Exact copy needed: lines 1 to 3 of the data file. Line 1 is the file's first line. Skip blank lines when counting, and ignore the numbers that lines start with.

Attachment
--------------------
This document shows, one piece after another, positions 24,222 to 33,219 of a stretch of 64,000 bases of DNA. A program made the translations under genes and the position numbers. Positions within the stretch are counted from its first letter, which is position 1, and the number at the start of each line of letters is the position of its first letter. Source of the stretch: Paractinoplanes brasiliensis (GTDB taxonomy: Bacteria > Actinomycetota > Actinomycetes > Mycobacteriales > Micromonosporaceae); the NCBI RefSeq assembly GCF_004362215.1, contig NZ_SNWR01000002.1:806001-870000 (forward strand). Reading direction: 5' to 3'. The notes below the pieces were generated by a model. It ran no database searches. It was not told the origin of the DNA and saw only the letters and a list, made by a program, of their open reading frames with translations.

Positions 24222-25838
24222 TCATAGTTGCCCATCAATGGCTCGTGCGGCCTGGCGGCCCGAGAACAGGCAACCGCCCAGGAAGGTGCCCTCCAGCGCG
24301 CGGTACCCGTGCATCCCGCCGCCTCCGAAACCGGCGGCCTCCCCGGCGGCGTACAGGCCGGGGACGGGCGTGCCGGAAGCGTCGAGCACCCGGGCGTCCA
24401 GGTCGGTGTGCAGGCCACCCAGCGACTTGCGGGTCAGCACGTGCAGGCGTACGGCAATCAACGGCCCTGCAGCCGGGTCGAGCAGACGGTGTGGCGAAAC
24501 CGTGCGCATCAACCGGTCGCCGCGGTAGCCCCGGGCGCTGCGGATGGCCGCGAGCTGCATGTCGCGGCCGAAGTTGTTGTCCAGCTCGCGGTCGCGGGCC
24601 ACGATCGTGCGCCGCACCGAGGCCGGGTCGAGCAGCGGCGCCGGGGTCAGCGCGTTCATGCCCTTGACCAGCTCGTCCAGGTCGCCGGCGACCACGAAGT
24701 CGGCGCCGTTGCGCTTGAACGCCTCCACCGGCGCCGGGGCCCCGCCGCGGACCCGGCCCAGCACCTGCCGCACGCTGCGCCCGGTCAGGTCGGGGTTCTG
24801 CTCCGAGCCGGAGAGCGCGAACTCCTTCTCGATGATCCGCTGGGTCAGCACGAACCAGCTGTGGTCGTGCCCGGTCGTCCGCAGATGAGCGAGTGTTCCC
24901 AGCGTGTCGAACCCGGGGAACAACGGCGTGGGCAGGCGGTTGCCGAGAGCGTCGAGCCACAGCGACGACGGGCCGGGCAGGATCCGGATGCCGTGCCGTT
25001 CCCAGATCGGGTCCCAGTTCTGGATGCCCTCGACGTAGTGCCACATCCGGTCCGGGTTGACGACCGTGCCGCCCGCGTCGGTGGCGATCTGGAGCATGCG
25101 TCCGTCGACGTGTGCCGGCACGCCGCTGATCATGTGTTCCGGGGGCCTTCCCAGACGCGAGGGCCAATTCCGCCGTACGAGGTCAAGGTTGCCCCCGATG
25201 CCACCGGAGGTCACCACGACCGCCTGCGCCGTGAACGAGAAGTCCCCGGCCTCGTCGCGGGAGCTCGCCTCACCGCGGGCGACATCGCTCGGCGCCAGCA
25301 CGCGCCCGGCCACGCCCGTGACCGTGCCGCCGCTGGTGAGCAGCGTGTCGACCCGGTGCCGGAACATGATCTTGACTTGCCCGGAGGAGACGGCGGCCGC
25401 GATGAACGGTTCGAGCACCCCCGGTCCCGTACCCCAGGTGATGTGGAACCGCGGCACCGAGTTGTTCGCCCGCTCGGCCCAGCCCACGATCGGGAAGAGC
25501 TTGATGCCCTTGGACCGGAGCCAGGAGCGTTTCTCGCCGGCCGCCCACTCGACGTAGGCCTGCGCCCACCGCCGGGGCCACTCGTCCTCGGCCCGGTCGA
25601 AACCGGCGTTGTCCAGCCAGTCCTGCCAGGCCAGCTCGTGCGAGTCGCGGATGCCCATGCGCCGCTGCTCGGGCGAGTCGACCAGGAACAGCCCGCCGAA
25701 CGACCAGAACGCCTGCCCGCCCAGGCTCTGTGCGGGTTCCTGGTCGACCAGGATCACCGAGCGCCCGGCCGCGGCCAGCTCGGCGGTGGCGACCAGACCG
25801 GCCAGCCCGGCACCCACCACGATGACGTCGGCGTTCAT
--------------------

This document shows, one piece after another, positions 24,222 to 33,219 of a stretch of 64,000 bases of DNA. A program made the translations under genes and the position numbers. Positions within the stretch are counted from its first letter, which is position 1, and the number at the start of each line of letters is the position of its first letter. Source of the stretch: Paractinoplanes brasiliensis (GTDB taxonomy: Bacteria > Actinomycetota > Actinomycetes > Mycobacteriales > Micromonosporaceae); the NCBI RefSeq assembly GCF_004362215.1, contig NZ_SNWR01000002.1:806001-870000 (forward strand). Reading direction: 5' to 3'. The notes below the pieces were generated by a model. It ran no database searches. It was not told the origin of the DNA and saw only the letters and a list, made by a program, of their open reading frames with translations.

Positions 24222-25838
24222 TCATAGTTGCCCATCAATGGCTCGTGCGGCCTGGCGGCCCGAGAACAGGCAACCGCCCAGGAAGGTGCCCTCCAGCGCG